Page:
To leave the Parameter setting menu, get “END” to the top line and press “Set”.

    This will return you to the normal operating screen. The top line will show the measured temperature. The bottom line is the setpoint. The setpoint is adjustable with the up and down arrow keys. Set it to Zero.

    By not having had power to the output side of the SSR, you will have made sure the oven couldn’t start heating up while you were faffing about setting up the controller. Making sure it is set to zero at this stage will mean that it won’t start heating up as soon as the output side of the SSR is connected and powered up.

    Power down and connect the SSR output. Double check everything. Power up.

    The controller should initialize, then show the oven temperature (around ambient temperature) on the top line and the setpoint of zero on the bottom line.

    You now need to autotune. As far as I can tell, during autotune, the controller applies full (i.e. continuous) power until it reaches a temperature of (setpoint-ATDU), then it applies zero power until the temperature falls below (setpoint-ATDU). It repeats this, calculates the recommended settings from the amount of overshoot and the time taken, and stores the calculated values. It then controls to the setpoint using those values.

    I autotuned at a setpoint of 220 degreesC.

    My main reasoning was that I would want to temper in the oven as well as Austenize. Overshooting the Austenizing temperature by a few degrees would not be a problem, but overshooting the tempering temperature might lose a Rockwell point.

    To Autotune, raise the temperature setpoint to a suitable value (I used 220 degrees: the temperature was reading about 20 degreesC when I powered up. I added 200 and set it to that. If I’d been using degreesF, I might have added 300) and immediately press the second (>) button, holding it in until the Autotune indicator flashes. Release it and wait. Autotune will take a few minutes to complete. Once complete, the Autotune indicator will stop flashing and the oven should hold temperature at setpoint.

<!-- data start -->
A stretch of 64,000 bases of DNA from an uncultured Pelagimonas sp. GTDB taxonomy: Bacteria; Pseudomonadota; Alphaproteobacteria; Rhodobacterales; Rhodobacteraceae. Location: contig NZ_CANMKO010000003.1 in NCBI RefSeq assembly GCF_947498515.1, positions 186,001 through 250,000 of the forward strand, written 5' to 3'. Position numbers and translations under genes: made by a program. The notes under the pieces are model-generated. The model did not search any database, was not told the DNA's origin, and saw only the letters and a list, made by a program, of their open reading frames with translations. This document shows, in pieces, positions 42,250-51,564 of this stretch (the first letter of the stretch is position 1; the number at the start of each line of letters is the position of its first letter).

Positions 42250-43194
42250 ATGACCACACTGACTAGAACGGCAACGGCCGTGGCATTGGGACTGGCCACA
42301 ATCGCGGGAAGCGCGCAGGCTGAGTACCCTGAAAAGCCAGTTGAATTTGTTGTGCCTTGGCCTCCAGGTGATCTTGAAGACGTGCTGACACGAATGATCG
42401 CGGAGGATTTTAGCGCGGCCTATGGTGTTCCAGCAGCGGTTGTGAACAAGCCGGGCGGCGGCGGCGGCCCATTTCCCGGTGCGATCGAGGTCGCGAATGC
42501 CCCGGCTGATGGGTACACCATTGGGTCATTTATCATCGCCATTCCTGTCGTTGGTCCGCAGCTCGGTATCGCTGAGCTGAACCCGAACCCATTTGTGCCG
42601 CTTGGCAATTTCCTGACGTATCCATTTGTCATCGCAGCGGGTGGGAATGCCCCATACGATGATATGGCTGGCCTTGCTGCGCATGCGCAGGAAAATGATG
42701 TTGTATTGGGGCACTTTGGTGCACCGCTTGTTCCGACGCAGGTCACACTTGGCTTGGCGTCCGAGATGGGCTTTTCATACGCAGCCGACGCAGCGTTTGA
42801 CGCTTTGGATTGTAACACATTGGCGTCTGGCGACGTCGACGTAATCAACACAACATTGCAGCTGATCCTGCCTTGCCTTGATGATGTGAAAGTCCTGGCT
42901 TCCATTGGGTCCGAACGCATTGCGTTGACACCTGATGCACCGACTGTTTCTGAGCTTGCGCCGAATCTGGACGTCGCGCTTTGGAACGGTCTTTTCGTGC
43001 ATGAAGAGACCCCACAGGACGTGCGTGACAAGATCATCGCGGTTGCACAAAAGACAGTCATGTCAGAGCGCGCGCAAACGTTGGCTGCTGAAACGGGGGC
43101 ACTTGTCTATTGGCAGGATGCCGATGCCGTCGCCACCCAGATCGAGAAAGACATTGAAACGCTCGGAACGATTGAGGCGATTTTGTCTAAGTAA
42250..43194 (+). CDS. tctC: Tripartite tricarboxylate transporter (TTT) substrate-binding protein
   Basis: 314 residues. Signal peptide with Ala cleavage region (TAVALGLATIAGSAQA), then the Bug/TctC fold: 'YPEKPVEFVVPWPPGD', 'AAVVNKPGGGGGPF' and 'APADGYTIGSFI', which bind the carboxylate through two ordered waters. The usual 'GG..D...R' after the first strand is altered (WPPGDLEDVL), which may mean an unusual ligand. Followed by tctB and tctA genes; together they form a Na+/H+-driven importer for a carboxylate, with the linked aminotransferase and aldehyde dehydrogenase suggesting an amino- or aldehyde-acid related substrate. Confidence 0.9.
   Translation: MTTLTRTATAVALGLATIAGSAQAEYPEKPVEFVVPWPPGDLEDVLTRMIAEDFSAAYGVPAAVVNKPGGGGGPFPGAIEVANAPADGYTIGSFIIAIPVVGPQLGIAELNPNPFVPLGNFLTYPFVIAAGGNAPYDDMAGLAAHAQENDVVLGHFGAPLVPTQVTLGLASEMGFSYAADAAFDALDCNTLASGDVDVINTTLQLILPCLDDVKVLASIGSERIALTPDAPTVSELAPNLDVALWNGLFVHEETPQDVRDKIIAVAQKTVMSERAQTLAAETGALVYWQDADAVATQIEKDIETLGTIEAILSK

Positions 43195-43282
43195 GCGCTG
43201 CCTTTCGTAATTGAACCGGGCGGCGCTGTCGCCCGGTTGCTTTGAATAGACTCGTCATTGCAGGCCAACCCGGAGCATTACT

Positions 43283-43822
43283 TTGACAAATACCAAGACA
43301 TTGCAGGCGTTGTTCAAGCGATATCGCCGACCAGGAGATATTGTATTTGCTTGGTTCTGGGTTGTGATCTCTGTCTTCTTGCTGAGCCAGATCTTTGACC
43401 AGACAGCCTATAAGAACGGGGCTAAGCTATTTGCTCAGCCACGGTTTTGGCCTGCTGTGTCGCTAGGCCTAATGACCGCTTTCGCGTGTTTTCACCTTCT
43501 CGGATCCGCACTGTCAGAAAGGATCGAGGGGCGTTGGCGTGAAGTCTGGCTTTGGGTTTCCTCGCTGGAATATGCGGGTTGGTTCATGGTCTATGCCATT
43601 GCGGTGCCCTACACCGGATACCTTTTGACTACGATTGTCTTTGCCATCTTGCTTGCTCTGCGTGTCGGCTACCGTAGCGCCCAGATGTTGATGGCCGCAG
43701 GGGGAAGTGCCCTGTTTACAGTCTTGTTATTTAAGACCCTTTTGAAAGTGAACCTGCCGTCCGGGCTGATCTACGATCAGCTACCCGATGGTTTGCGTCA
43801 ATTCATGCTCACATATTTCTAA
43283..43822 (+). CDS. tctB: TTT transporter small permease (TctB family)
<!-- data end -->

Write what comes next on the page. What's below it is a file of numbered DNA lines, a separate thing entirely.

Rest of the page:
To see what settings the Autotune has come up with, press “set”, enter the PID menu password “0036” and work through the parameters as you did for the configuration parameters. Don’t change anything, just note them down.

    The values I got were:

    P = 4.4
    I = 0063
    D = 015
    SouF = 0.2
    Ot = 002
    Filt = 0

    Once you get to “End”, exit the PID menu and get back to the normal operating screen.

    If you are anything like me, you’ll want to play at this point. It’s probably worth trying to get a feel for what happens at different temperatures. You will almost certainly find that the rate at which the temperature rises drops off dramatically at higher temperatures. You will probably also find that overshoot also drops off at higher temperatures, to the point where it is negligible at Austenizing temperatures.

    If the overshoot seems to be an issue at tempering temperatures, there may be some scope for tweaking “SouF” and the P,I and D values to reduce it. Personally, I wouldn’t even bother trying. I’d bury anything I wanted to temper in a tray of dry sand and put the whole lot in overnight. The sand will provide a large heat sink to soak up the initial temperature peak, and a long temper with very good temperature control is much more predictable than a quick temper with poorer temperature control.